If we seek an interpretation through the rest of Blake’s oeuvre, we must note that “The Garden of Love” was published in the Songs of Experience, the companion volume to the Songs of Innocence, both of which together describe Blake’s ideas on the psychological passage from childhood to experience. The key to this interpretation lies in the richly suggestive language present in the second line. The speaker may be talking about the change in how they now see their surroundings, not a change in the garden itself. The poem is central to Blake’s design in the Songs of Experience, as it marks the psychological passage from childhood innocence to adult experience. The last two lines, with their aforementioned heightened metre and rhyme pattern, sum up what Blake saw as the threat of losing the ‘joys and desires’ of childhood innocence: unless we can develop our creative imagination to replace that lost innocence, we will lose the essence of life itself.
“The Garden of Love” can also be interpreted with the Garden itself as an internal place, a place that exists only “within” the speaker. It is the place where their childhood wonder lived, and played. It was the source of their joy and awe. If we make this assumption, then to find the chapel in the midst of it suggests that in adult life, the Church instead of God should a primary source of wonder – quite opposite to Blake’s ideals. This is resolved however, as instead of luscious fields of green still, we are faced with tombstones, graves and Death-like priests. Thus our internal source of joy is bastardized and destroyed.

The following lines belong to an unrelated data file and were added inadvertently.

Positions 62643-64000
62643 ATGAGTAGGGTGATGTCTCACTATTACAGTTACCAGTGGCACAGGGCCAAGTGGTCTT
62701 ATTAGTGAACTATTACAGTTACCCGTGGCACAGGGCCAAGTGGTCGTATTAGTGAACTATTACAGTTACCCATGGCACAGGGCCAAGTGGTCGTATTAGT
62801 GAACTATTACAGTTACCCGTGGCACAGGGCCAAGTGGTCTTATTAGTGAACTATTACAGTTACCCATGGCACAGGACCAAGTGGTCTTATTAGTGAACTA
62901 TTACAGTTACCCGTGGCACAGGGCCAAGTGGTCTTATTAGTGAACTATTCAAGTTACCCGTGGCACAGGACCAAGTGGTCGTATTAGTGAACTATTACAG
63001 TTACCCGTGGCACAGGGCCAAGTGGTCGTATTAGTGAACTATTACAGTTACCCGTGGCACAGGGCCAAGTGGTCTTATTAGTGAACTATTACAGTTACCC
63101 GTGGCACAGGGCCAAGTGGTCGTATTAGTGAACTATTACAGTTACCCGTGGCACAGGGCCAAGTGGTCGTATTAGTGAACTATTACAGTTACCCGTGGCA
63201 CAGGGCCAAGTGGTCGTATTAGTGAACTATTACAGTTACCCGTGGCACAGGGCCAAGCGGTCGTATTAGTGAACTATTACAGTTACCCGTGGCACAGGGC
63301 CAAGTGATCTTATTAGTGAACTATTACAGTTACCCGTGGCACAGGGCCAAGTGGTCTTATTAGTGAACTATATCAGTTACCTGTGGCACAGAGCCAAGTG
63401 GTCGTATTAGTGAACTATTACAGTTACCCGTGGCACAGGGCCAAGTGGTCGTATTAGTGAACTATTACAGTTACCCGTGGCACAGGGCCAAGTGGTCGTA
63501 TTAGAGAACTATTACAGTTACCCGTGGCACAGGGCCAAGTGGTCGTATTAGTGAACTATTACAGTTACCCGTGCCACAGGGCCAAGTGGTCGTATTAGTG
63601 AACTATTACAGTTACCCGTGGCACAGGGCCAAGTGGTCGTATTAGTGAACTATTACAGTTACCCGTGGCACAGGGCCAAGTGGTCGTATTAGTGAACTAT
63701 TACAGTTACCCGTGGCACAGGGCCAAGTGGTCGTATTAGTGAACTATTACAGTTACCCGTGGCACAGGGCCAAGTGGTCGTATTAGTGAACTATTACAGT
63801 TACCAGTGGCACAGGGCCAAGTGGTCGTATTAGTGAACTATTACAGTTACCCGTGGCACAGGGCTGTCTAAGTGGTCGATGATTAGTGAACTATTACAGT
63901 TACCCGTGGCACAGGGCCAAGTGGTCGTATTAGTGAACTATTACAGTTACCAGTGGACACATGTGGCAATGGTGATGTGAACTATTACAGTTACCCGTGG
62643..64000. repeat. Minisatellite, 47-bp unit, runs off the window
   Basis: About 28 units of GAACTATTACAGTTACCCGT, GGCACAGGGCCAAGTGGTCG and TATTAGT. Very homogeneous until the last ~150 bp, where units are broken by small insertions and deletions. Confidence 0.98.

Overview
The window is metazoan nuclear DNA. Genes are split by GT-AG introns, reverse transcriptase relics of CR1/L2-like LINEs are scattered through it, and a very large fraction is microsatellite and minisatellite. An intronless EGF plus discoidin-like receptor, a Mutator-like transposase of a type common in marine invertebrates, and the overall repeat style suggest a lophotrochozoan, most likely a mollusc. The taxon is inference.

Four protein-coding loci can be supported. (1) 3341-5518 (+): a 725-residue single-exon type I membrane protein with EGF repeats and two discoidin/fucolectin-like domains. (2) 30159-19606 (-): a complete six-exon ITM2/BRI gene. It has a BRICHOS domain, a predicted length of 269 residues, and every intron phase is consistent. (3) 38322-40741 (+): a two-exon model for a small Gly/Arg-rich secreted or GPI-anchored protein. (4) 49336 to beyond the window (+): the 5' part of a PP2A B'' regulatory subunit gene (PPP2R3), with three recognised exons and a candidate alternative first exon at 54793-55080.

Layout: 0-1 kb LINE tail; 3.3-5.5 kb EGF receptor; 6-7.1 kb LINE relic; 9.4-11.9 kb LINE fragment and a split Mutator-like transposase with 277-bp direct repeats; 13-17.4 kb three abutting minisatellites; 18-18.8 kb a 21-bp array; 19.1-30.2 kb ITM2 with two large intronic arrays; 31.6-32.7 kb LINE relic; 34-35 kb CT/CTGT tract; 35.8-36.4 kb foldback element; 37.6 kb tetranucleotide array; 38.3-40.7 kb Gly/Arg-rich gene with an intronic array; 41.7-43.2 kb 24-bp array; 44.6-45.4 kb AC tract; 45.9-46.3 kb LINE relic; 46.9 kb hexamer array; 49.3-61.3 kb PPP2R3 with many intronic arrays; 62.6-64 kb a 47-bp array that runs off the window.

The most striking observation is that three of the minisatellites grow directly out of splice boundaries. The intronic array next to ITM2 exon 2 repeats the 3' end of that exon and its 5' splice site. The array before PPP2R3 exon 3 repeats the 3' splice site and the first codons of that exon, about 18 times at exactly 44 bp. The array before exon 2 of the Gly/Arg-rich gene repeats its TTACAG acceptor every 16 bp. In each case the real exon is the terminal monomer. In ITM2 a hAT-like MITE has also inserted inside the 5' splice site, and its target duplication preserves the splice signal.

In the second stanza, both the speaker and the reader are surprised to find that the chapel is not what it seems from a distance – “The gates of this chapel were shut,” – barring access to the speaker’s wonder and direct contact with God. The inscription over the door is even more disquieting; the negative statement summarizing and defining the Church as Blake saw it. The gravity of the message “Thou shalt not” is aided in that all three words are stressed, slowing us down while the mouth reforms for every syllable. Disappointed, the speaker turns to find consolation in the wonder of their youth, their internal Garden, only to face the horror described vividly for us in the third stanza. Suddenly their childhood Garden has been transformed into a hideous vision of death, symbolizing that the Church has usurped this once awe-stricken, rose-colored internal world, which has painted everything over with black morbidity. The final images nail the horror home in this interpretation as “Priests in black gowns were walking their rounds, And binding with briars [the speaker’s] joys and desires”, physically enacting the words “Thou shalt not” written over the door of the chapel. The long “o” sounds in the line “priests in black gowns were walking their rounds” give the impression that this is not an impassioned or infrequent occupation of the priests, but rather routine, methodical and bloody never-ending! The internal rhyme in each of the last two lines slow us down, emphasizing the oppression and again suggesting a cyclic, ongoing action. This cyclic action shows Blake’s views on the inevitability of the loss of innocence in the face of experience.
As can be seen from the numerous multitude of different interpretations of “the Garden of Love”, the carefully-written, highly suggestive language in it helps readers create a meaning akin to that presented as the central theme; the Church’s assimilation into the lives of parishioners: Blake wrote to show that just as the joys the speaker has lost are now resting with the corpses in the graves underlying the intrusive tombstones; the black priests of his world have “laid their curse on the fairest joys”.